You can feel it as much as hear it: the sound of crust-punk, scabrous and bleak a soundtrack for the slow, painful disintegration of society and perhaps even humanity itself.
A jolting, icy blast of reality through the worlds shattered windows.
The sound of despair turning to defiance.
Formed in London in 1986, Axegrinder arrived as the ongoing post-punk melting pot began to conjure ever-heavier new hybrid strains of the hardcore punk and underground metal scenes that were still only a few years old.
Following in the groundbreaking footsteps of peers like Amebix and Sacrilege, the band swiftly established themselves as one of the most musically adventurous and hair-raisingly intense bands the UK had to offer.
Renowned as an explosive live band, whether playing in a rot-infested squat or venturing into bigger, shinier venues, Axegrinder cemented their burgeoning reputation with their monstrous debut album The Rise Of The Serpent Men.
The follow-up to a trio of widely hailed demos, it was released in 1989 via legendary British metal imprint Peaceville Records and was heralded as an underground classic.
A brave, belligerent album that aggressively filtered Killing Jokes pulsing nihilism through a prism of post-thrash grinding power, it was years ahead of its time.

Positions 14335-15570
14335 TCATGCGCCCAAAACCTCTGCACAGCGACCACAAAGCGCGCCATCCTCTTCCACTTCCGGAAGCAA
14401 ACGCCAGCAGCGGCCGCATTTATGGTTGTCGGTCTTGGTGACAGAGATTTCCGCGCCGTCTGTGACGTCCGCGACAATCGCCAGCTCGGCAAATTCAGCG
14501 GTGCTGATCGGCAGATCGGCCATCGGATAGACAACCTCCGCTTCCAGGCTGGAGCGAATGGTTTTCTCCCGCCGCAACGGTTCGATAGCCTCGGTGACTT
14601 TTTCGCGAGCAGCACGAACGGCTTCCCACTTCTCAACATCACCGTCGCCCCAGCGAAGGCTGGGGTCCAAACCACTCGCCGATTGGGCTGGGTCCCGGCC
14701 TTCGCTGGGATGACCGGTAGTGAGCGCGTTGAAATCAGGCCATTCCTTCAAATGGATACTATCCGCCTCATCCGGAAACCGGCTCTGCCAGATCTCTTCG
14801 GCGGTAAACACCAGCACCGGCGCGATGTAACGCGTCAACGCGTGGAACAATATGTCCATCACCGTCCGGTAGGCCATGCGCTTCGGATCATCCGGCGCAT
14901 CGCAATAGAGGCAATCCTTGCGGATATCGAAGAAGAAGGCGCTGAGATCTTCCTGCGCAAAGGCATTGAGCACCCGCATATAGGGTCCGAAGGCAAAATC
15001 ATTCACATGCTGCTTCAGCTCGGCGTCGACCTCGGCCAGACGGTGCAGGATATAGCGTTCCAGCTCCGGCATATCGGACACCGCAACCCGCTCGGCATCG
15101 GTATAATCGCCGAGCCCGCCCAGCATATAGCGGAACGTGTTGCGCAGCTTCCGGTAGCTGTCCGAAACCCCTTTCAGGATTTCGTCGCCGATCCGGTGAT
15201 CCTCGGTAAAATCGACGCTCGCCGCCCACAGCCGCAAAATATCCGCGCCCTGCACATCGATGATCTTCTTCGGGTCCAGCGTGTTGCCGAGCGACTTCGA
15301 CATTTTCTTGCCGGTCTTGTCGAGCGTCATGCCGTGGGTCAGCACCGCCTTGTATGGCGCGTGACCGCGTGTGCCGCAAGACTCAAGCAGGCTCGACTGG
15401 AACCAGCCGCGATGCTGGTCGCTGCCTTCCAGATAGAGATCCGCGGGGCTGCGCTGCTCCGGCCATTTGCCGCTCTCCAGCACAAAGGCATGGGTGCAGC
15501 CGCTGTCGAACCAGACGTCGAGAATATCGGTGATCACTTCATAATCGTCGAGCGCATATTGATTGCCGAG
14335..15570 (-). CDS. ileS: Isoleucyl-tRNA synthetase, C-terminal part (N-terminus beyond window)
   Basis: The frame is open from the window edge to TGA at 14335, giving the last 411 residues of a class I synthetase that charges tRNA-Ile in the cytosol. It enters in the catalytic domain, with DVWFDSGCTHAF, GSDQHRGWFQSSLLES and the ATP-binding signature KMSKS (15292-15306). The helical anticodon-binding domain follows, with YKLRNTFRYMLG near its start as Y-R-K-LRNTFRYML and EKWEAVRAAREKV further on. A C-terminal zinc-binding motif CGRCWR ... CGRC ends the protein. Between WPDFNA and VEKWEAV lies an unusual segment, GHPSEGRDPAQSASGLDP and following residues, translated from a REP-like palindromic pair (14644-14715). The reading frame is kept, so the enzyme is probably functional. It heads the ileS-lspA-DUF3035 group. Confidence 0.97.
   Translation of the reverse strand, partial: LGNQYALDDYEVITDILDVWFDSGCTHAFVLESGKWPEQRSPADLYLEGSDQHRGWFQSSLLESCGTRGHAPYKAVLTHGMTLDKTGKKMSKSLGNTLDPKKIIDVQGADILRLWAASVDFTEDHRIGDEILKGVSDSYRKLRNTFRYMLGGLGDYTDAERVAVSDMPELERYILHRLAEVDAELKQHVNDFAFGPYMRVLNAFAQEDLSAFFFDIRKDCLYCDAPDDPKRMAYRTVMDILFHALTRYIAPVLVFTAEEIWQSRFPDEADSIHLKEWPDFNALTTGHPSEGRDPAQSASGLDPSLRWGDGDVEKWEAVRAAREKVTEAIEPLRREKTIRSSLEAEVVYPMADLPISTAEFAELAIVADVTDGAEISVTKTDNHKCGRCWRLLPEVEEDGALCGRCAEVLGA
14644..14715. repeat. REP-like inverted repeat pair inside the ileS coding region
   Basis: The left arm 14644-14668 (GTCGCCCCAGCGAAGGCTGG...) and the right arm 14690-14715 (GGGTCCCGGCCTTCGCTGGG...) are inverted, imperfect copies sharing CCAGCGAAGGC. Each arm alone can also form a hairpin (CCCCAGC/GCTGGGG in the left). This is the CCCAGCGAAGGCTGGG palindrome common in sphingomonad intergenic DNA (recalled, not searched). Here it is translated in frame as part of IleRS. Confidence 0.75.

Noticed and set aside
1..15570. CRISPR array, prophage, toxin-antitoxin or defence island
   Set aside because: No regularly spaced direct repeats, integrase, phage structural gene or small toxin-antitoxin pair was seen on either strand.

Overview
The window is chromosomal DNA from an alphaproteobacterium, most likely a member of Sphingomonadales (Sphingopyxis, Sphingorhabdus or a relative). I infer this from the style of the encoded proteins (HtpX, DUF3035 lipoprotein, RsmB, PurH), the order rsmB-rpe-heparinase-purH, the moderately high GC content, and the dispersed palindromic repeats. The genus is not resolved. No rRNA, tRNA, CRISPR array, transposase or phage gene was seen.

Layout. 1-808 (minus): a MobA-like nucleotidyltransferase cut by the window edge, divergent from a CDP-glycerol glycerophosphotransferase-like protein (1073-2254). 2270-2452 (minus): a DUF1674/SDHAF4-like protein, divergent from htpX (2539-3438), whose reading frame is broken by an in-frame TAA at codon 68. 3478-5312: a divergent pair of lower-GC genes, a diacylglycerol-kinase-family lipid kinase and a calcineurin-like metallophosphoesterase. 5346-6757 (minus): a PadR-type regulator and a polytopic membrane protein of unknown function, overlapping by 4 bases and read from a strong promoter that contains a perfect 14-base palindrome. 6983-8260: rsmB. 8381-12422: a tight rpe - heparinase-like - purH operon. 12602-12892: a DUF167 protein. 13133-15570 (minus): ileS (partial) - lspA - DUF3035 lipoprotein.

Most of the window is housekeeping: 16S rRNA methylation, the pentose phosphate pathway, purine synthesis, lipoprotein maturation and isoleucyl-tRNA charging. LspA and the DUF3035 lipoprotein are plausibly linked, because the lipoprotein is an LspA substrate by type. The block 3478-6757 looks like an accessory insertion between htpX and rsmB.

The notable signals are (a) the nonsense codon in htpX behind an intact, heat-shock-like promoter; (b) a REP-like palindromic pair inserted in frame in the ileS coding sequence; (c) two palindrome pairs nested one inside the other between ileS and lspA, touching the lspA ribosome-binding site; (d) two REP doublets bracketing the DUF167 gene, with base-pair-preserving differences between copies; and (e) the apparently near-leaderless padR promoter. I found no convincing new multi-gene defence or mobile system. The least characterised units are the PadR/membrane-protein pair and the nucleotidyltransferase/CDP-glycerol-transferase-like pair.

Unfortunately, the first chapter of the Axegrinder story came to an abrupt halt not long after the release of .
After years of hard slog around the squats and pubs of the UK, both guitarist Steve Alton and vocalist Trev found themselves becoming increasingly disillusioned with the scene that they had helped to forge.
Newly signed to Rise Above Records, Axegrinder will release Satori into a world that seems every bit as fucked up and bleak as the one they angrily assailed first time round.
In reality, the anti-authoritarian message that burned at the heart of the crust-punk scene three decades ago has never lost its relevance or its power.
From the crushing, slow-burn assault of Halo (Snakes For The Breeding) to the warped, nihilistic balladry of epic closer Too Far From Home, this is music that screams its righteous fury and creative clout from the rooftops.